I was marvelling at some of the car deaths, but not truly understanding what had happened to get the car there, sure the stunts were amazing, but frankly they were destroyed by the editing.
The following action sequence was similar, and I was struggling to keep up, but there was a reprise. The third action sequence saw Bond being attacked by a man with a knife, and rather than follow the same template as the rest of the film, the camera pulled right back to see them both and showed them fighting. Well done. Yet it's back to business as usual with the next action sequence.
The opening car fight sequence was pretty hammered by the editing, as was the much anticipated plane battle sequence which, while filming, was promised to be utterly spectacular. It had elements that were, but overall it was wasted. We got lots of two planes flying side by side and one doing some stunt flying on its own, then some panicked goings on inside the Dakota that Bond was flying before a few more powerful moments of climbing the plane to leap out.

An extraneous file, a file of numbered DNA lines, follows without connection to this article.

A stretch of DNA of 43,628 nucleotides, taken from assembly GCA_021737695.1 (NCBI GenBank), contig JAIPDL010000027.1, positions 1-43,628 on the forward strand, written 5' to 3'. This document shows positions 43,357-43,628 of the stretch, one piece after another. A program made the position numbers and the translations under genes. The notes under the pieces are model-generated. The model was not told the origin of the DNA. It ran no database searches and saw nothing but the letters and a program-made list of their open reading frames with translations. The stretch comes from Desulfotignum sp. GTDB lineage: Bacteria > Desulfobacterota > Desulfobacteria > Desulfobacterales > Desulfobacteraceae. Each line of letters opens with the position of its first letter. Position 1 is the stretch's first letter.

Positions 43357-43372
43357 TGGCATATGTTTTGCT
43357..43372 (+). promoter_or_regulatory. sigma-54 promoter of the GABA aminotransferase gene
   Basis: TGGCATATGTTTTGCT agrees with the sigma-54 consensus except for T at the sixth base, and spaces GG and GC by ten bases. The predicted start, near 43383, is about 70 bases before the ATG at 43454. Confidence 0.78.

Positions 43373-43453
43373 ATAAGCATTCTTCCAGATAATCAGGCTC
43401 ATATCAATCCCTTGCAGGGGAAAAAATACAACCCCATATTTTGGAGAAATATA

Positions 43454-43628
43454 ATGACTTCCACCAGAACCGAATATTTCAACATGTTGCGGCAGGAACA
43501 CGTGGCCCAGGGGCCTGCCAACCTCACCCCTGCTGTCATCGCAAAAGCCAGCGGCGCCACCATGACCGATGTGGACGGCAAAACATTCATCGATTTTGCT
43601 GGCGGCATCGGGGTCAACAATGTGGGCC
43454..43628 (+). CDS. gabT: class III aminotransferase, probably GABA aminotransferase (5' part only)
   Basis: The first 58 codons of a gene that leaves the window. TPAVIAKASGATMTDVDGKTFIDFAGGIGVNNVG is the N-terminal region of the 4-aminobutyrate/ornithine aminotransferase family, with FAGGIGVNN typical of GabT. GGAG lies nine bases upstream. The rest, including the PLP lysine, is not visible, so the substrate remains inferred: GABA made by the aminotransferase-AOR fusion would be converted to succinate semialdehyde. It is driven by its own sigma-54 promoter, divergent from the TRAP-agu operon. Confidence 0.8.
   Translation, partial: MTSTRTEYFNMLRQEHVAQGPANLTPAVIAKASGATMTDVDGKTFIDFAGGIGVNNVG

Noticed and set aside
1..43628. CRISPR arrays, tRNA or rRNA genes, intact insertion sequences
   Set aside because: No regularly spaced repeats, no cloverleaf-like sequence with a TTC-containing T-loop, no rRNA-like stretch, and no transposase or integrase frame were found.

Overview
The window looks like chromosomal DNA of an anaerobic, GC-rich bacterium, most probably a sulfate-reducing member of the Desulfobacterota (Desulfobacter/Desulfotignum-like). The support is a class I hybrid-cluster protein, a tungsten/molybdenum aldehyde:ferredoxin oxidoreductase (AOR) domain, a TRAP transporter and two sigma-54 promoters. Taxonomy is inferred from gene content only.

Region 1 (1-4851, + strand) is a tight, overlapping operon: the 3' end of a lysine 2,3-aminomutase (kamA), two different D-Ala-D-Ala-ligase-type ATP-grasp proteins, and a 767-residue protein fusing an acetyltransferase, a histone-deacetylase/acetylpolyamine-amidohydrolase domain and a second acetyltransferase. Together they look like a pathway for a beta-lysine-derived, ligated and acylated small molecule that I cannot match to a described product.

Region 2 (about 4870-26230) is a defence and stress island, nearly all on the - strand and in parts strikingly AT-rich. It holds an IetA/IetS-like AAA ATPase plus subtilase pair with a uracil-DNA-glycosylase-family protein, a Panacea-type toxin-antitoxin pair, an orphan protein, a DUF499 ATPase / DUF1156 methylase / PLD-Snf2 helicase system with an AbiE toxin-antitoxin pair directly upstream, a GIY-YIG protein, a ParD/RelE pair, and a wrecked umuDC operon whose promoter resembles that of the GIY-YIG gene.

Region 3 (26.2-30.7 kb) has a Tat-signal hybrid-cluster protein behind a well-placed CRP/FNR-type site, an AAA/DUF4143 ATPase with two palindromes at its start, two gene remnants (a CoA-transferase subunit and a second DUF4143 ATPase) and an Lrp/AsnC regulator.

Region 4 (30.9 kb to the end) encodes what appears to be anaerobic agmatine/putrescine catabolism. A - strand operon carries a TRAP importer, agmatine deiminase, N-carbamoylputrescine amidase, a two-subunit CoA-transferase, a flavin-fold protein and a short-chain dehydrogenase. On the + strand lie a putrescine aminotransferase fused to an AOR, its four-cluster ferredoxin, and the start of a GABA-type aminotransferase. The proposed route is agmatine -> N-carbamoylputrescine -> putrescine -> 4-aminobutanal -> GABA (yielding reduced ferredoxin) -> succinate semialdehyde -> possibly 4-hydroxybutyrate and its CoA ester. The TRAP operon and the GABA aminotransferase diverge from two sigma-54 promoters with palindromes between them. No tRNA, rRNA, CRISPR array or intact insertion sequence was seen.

However, like the first car sequence, the destruction of the bad guy seemed to be by accident and incompetence on the part of the aforementioned bad guy.
In the last big action sequences in the desert hotel the cutting started getting heavily into the story, not that it hadn't been before, but here it gets really bad.
There's the two separate fight sequences happening at the same time, not only do they cut the fights but they also cut between the two fights, ramp up the speed and the confusion. It ends up going something like this - oh she's done something that's hurt him, he's done something to hurt him, I think he's fallen off, oh the walkway has fallen...and that's how it goes.